Copyright © 2021 Albuquerque Journal
SANTA FE – Despite having one of the nation’s highest vaccine administration rates, New Mexico has not avoided a national surge in new COVID-19 cases and hospitalizations.
A “delta wave” prompted by a contagious variant of the virus has caused new cases statewide to reach a six-month high and generated debate about vaccine and face mask mandates.
But top health officials say New Mexico is in a much different position than it was one year ago – largely due to elevated immunity levels from those who have recovered from the virus and the 65.3% of state residents age 18 and older who have gotten all shots necessary to be fully vaccinated.
Human Services Secretary David Scrase said the state could see a rise in deaths related to COVID-19 in the coming weeks, as spikes in death rates have tended to lag behind increases in cases and hospitalizations during the pandemic.
However, he also said it’s likely that most deaths would be among unvaccinated individuals, as those vaccinated who contract the virus typically have milder symptoms.
Of the more than 1.1 million fully vaccinated New Mexicans, only 173 had been hospitalized since February – or about 0.015%.
“My hope is that the vaccine is going to protect us from a lot of hospitalizations and deaths,” Scrase said in a recent interview.
Despite the built-up immunity, Scrase and top hospital officials have expressed concern there might be little space for patients at hospitals statewide if the surge continues.
The University of New Mexico Hospital has been nearly full for several months, although COVID-19 patients only make up about 5% of the total number of individuals hospitalized, said Rohini McKee, the hospital’s chief quality and safety officer.
Many of the non-virus patients hospitalized are getting treatment after putting off health care issues during the pandemic, while trauma-related hospitalizations have also been higher than normal.
“As we look at this potential upcoming surge, we won’t have a lot of capacity,” McKee told the Journal.
However, she said that if virus cases continue to surge in the coming weeks, the hospital has a plan that involves converting some hospital spaces into patient rooms.
Meanwhile, Presbyterian Healthcare Services, which operates nine hospitals around New Mexico, has seen hospitalizations due to COVID-19 more than double since early July – from an average of 31 patients to 74 patients as of Friday.
However, COVID-19 patients represented only about 10% of the hospital chain’s total staffed bed capacity, Presbyterian spokeswoman Melanie Mozes said.
Surge since reopening
The recent resurgence of COVID-19 cases and a steady rise in hospitalizations comes after New Mexico eliminated its pandemic-related business capacity limits July 1 as cases declined steadily.
Gov. Michelle Lujan Grisham’s administration has urged New Mexico higher-education institutions and businesses to adopt vaccine policies but has not indicated it plans to bring back business restrictions after such policies last year led to a surge of unemployment claims.
Statewide, 94% of the new confirmed virus cases since Feb. 1 have been among unvaccinated individuals, according to state Department of Health data.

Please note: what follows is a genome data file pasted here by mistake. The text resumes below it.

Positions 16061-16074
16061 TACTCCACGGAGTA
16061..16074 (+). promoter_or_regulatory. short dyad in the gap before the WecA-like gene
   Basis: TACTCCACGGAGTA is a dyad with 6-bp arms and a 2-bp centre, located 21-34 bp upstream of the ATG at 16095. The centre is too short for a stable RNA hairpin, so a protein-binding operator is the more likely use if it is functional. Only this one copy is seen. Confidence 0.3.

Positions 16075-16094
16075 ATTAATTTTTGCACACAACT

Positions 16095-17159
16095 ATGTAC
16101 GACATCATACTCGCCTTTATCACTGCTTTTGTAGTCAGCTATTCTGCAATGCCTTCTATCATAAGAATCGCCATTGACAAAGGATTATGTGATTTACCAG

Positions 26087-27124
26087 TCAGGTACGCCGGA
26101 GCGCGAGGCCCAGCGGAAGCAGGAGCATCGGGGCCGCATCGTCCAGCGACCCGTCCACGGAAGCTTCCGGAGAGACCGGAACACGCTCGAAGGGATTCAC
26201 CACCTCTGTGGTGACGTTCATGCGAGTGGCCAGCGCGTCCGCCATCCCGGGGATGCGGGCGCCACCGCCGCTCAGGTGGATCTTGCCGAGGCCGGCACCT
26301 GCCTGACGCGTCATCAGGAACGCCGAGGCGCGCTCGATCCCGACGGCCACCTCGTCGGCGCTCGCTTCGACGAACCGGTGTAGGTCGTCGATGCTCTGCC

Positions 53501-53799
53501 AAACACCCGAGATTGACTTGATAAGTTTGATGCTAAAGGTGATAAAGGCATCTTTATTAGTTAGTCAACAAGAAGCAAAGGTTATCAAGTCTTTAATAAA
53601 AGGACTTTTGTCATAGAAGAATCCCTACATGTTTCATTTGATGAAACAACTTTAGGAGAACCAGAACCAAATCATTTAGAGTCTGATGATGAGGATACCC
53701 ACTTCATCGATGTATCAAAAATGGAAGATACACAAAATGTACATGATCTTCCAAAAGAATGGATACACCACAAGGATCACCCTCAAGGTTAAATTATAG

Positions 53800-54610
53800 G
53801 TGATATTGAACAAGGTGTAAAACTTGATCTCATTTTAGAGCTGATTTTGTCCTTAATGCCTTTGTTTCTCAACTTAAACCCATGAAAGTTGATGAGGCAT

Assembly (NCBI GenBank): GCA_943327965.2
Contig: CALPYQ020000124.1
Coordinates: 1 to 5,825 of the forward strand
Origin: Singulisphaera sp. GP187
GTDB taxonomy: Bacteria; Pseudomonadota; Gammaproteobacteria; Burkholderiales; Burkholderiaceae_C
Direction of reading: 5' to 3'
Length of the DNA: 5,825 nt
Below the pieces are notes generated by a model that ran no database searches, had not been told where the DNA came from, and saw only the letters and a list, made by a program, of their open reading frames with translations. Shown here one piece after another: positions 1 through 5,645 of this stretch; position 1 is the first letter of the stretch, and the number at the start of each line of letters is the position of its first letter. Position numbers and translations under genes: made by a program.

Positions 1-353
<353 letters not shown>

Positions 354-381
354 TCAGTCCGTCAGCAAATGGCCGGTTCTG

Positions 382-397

In addition, about 98% of the 537 virus-related deaths were among unvaccinated individuals, and unvaccinated individuals made up 93% of the roughly 2,500 who were hospitalized since Feb. 1, according to the DOH data.
However, the vaccine has been available to all New Mexicans ages 12 and older only since May, and Scrase said health officials were working to compile a more recent breakdown of cases, hospitalizations and deaths by vaccination status.
At the University of New Mexico Hospital, McKee said about 90% of the patients admitted to the hospital with COVID-19 symptoms over the last few weeks were not vaccinated against the virus.
“We have very, very few patients who have been hospitalized who received the vaccine,” McKee said.
‘Not the same virus’
Scrase, who said he wore two face masks to a legislative hearing in the state Capitol last week as an added precaution, said other countries that have had waves driven by the delta variant have typically witnessed a three-month spike in cases and hospitalizations.
That could mean New Mexico might still be in the early stages of such a surge, as cases statewide started to trend upward in early July.
And the largest growth in new COVID-19 infections in recent weeks has occurred in New Mexico counties with lagging vaccination rates.
The four counties with the highest average rate of new virus cases over a recent seven-day period were Hidalgo, Eddy, Lincoln and Roosevelt – all of which have vaccine rates lower than the statewide rate of 65.3% of residents with all necessary shots to be fully vaccinated.
The combination of regional vaccine discrepancies, new virus strains, largely full hospitals and political disagreements could mark the next chapter of New Mexico’s COVID-19 response, even if many state residents are eager to put the pandemic in the rearview mirror.
“This is not the same virus we saw last October and last summer,” said Scrase, who is also acting secretary of the Department of Health. “This is a different pandemic.”